[P]reserving this specific rule boosts certainty and foreseeability in the law since it anchors the place where the loss was sustained. Moreover, the Commission fails to grasp the intentions of Parliament, which, despite this deletion [of Art. 6], would preserve and even improve the recital […] relating to the specific rule. If Parliament actually wished to preserve the specific rule, the Commission would accept the rule as proposed in amendment 31, rejected by Parliament.
- the introduction of a very detailed provision on the relationship between Rome II and other Community instruments containing rules having an impact on the applicable law, in particular the internal market instruments (see Amendment 24/Art. 27):
In view of the recent developments in the European Parliament and the Council in the context of negotiations of other proposals, such a specifically tailored provision in this instrument no longer seems necessary.
As regards some general issues of private international law theory, the Commission rejects the following amendments of the EP resolution, that had been originally proposed by the Rapporteur Diana Wallis as autonomous provisions (see Amendment 21/Art. 15a and Amendment 22/Art. 15b of the Draft Recommendation for Second Reading) but then adopted by the Parliament in the form of recitals:
- the introduction of a new recital allowing a litigant to raise the issue of the applicable law (amendment 12: new Recital 29b of the EP Resolution):
The Commission already explained in its amended proposal that, while it supported the idea of easing the task of a court faced with international litigation, this was not something that could be expected of all the parties, in particular those who are not legally represented. Since it cannot accept a rule such as this, the Commission cannot accept either a mere recital, especially as this is a horizontal issue that should be addressed in a broader context. But the Commission is willing to look into the question of the application of foreign law in the courts of the Member States in the report on the application of the Regulation, as proposed in the amended proposal.
- the express introduction of the iura novit curia principle, according to which the Court should determine the content of the applicable foreign law of its own motion (amendment 13: new Recital 30a of the EP Resolution):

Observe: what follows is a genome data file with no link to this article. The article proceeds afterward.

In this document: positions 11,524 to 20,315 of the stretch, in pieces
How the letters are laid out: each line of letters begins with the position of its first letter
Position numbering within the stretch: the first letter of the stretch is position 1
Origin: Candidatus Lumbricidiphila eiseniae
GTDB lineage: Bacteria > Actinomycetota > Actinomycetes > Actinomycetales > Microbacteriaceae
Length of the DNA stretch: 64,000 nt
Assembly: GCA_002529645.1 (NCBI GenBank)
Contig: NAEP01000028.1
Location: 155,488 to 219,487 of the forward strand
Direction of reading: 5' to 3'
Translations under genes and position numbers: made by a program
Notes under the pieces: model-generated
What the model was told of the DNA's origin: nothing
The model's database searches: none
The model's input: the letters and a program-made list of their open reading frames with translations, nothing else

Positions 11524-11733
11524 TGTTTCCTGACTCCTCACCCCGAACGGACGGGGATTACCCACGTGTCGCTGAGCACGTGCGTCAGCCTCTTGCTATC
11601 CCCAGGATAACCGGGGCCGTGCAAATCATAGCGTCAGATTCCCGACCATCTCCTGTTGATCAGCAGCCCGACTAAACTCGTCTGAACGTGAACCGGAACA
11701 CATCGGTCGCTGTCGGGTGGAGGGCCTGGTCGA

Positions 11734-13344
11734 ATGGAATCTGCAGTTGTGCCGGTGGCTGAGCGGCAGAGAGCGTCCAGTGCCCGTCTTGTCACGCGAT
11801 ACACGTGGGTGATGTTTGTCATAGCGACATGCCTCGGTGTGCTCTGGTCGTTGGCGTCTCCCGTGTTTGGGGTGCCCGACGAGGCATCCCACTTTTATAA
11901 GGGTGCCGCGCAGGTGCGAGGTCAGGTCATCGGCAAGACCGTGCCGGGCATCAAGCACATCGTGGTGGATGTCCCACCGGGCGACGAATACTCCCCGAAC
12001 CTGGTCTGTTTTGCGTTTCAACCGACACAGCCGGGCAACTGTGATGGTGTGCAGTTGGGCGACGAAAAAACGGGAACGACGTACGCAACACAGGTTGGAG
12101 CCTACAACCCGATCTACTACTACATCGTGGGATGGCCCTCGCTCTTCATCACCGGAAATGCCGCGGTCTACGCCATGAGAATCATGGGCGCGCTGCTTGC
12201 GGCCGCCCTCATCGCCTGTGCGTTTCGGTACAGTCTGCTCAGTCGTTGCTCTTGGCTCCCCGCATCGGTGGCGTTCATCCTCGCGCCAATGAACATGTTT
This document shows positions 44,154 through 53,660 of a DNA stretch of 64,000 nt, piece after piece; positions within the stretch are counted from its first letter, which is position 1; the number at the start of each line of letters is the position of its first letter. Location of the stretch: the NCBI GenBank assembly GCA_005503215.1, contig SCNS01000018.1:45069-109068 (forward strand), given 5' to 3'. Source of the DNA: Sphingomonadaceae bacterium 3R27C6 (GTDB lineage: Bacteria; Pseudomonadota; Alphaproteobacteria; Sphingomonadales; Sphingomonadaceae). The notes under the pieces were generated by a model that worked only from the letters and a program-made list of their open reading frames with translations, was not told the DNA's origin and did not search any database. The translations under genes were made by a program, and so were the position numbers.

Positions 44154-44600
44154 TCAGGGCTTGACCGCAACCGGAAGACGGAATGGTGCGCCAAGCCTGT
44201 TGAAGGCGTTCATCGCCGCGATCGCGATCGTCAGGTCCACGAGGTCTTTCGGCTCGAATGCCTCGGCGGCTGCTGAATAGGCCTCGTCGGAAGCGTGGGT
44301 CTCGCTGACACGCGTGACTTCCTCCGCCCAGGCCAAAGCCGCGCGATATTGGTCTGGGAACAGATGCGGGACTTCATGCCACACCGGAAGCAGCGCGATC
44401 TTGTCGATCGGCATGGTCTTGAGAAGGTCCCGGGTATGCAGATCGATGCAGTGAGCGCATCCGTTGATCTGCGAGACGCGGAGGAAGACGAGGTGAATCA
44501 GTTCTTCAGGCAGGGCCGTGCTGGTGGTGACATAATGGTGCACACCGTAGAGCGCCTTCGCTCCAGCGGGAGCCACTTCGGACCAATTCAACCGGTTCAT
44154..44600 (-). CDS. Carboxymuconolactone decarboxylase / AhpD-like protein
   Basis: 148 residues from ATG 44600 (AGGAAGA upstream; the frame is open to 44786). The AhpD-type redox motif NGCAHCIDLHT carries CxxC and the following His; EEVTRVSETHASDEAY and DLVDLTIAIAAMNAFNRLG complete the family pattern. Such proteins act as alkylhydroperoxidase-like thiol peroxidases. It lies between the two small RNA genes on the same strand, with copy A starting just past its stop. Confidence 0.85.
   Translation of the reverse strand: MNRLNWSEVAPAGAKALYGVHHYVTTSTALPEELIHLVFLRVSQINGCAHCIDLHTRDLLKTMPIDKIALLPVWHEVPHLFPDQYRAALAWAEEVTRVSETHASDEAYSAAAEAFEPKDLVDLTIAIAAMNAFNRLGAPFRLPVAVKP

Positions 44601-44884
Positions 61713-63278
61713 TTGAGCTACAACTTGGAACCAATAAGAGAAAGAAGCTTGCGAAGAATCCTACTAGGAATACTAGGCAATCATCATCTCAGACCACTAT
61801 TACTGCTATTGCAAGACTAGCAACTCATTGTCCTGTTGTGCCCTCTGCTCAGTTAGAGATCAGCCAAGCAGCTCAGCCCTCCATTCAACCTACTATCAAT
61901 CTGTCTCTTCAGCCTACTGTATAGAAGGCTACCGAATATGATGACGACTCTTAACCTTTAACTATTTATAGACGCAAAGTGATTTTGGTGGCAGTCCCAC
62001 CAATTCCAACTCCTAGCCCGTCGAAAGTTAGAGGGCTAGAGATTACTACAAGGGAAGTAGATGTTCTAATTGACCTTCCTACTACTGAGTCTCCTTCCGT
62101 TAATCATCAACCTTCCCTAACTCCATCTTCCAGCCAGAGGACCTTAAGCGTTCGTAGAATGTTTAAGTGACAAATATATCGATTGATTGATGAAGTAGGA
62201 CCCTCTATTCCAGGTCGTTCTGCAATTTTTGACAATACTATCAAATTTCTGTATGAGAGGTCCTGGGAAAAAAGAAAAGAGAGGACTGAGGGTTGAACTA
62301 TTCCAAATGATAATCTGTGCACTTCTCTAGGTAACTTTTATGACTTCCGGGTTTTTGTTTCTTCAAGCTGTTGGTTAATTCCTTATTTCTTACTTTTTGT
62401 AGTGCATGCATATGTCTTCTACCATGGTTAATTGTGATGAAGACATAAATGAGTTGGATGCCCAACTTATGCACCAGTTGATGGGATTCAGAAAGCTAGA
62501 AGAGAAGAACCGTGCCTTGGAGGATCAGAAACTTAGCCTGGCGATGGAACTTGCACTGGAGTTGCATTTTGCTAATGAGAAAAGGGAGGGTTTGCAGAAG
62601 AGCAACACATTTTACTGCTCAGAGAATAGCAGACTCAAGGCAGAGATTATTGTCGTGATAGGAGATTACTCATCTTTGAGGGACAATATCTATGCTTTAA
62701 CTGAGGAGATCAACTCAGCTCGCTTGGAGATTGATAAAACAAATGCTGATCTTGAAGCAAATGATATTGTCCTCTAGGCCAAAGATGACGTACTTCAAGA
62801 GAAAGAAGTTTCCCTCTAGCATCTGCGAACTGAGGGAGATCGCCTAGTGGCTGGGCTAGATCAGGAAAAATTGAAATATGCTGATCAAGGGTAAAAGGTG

[The Commission] believes that in the current situation most Member States would be unable to apply such a rule as the requisite structures are not in place. But it agrees that this is an avenue well worth exploring and that special attention should be paid to it in the implementation report.
A partial agreement was expressed by the Commission on the definition clause contained in new Recital 21a (see amendment 32, presented by the Rapporteur a few days before the Parliament's plenary session: doc. n. PE 382.964v01-00), which clarifies the scope of the specific rule on environmental damage set out in Art. 7 of the Council Common Position, with a view to keep it in line with Directive 2004/35/EC on environmental liability with regard to the prevention and remedying of environmental damage (see. Art. 2(1) of the directive):
While the Commission is basically in favour of clarifying the scope of the specific rule on environmental damage, it regrets that the definition adopted in amendment 32 is so restrictive, confining the scope so that the rule would not apply, for instance, to air pollution. The Commission can accept a definition only if it covers all non-contractual obligations in respect of environmental damage, irrespective of the nature of the damage.
The opinion is the last official statement of the Commission's position on Rome II, prior to the Conciliation Committee that will be convened, in accordance with Art. 251(3) of the EC Treaty, after the formal rejection by the Council of the Parliament legislative resolution (the Council JHA is scheduled on April 19th 2007).